Rotation of Earth results in spin-off effects

Weather and ballistics among areas affected by Coriolis effect

On the rotating Earth, a moving object deviates from a straight line, being deflected to the right in the northern hemisphere and to the left in the southern hemisphere. The deflecting force is named after a 19th century French engineer, Gaspard-Gustave de Coriolis.

Coriolis was interested in the dynamics of machines, such as water mills, with rotating elements. He was not concerned with the turning Earth or the oceans and atmosphere surrounding it. But it is these fluid envelopes of the planet that are most profoundly affected by the Coriolis force.

There are many spurious accounts of the Coriolis effect that obfuscate rather than clarify it. The surest way to understand it is through the mathematical equations. These are not overly complicated, but neither are they trivial. The essential fact is that the Coriolis effect arises because we view motions from a base – the turning Earth – that is itself in motion. While the essential dynamics were revealed by Coriolis, it was many decades before their wider implications were realised.

On an Arctic expedition, Fridtjof Nansen made a discovery that would greatly impact ocean science. He noticed that floating icebergs drift at an angle to the right of the prevailing winds. This was soon explained by a Swedish meteorologist, Walfrid Ekman, who showed how the Coriolis force deflects the motion. He also showed how a similar process acts in the atmosphere.


Pressure differences

The Coriolis effect has a dominant influence on the global circulation of the atmosphere and oceans. It shapes the flow of air around hurricanes and depressions. Pressure differences cause the air to accelerate away from high-pressure areas or anticyclones towards lower pressure. The Coriolis force deflects it to the right (in the northern hemisphere) so that the flow is counter-clockwise around depressions. We can see this any day on broadcast weather charts. In the southern latitudes, the direction is reversed and airflow is clockwise around atmospheric depressions.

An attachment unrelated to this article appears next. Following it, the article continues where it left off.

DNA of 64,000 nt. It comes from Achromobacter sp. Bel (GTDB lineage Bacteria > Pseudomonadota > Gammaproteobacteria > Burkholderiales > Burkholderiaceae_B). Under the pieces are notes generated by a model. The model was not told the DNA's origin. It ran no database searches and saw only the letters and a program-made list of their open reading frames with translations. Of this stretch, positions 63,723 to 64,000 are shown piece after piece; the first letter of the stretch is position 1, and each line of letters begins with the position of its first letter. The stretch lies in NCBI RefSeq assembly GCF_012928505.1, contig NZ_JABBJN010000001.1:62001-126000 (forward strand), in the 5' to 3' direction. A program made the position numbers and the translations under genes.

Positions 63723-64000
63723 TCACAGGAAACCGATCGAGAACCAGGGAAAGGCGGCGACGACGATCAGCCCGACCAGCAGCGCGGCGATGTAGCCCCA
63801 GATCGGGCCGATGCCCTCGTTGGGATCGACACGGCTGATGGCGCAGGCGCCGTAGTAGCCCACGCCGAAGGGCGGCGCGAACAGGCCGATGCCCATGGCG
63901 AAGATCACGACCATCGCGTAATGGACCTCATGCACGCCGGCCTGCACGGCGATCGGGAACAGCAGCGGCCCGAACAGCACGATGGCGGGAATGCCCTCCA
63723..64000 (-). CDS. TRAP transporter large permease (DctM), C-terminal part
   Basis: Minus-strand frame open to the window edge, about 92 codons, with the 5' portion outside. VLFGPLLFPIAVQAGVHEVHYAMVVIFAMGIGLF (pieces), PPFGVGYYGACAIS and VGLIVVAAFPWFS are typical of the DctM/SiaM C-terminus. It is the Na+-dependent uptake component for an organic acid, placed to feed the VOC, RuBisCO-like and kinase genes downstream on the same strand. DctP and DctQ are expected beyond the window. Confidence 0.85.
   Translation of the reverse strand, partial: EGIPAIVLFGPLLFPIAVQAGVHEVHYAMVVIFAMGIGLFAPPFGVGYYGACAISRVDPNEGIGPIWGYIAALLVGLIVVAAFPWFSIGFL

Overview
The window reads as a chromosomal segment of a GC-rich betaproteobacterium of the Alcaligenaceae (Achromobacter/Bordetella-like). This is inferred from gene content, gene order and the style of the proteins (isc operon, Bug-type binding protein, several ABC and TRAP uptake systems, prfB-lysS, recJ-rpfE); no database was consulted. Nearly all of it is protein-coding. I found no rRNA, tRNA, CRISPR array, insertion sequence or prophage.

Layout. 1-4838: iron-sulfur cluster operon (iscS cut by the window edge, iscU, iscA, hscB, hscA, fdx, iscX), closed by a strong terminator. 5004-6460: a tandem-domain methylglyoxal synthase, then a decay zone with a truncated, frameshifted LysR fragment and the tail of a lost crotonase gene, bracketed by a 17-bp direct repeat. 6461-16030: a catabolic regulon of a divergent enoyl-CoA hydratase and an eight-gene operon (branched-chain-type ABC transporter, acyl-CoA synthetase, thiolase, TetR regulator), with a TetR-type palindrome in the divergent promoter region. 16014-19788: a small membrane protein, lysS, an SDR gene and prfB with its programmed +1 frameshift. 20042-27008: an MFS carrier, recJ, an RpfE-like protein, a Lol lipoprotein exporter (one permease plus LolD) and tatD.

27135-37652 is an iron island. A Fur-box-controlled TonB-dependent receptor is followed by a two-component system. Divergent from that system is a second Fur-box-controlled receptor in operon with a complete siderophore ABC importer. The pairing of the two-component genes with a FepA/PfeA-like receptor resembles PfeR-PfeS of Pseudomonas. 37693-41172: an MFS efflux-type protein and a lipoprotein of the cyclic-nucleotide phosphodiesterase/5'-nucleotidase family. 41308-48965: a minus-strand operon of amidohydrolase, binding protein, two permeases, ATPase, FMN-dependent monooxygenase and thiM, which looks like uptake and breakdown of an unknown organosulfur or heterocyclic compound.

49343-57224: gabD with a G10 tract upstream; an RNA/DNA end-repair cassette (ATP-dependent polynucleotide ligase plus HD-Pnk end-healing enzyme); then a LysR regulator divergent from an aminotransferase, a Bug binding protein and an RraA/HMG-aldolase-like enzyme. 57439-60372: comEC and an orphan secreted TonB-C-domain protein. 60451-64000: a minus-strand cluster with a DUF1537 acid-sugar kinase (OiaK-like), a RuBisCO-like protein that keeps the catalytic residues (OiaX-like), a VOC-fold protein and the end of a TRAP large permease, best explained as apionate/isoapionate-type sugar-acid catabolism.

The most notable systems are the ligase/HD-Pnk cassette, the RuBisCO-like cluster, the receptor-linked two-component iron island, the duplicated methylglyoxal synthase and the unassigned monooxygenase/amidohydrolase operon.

The Coriolis effect also has more local impacts. Sea breezes that develop on warm afternoons are deflected by the effect, and ocean currents and tides fall under its influence. Thus, the tidal range on the French side of the English Channel is much greater than on its northern side.


There are many other consequences of the Coriolis effect. A golf ball travelling at two metres per second for 10 seconds is deflected to the right by about a centimetre. However, to correct for this, the putter would have to adjust the striking angle by about two arc minutes, a tiny fraction of one degree, which is impracticable. More practicable are the corrections required in the military arena: a missile fired at two kilometres per second at a target 100km distant would veer by about 250m, enough to miss the target and hit a school or hospital.

There is a story of a naval battle in 1914 off the Falkland Islands, where the initial salvos from the Royal Navy dreadnoughts fell 100m to the left of the German ships. It is claimed that corrections designed for the northern hemisphere were made in the southern latitudes of the Falklands, doubling the deflective effect. Whatever the truth of this tale, it is beyond doubt that fire-control corrections are essential for ballistic accuracy.

More spurious is the myth that water goes down the plughole counterclockwise in the northern hemisphere and clockwise in the southern. Simple observation shows this to be false. Another result is the deflection of falling objects to the east. This is a real, but tiny, effect: if Newton really watched an apple falling, he did not comment on its deviation from the vertical.

Peter Lynch is emeritus professor at UCD School of mathematics and statistics. He blogs at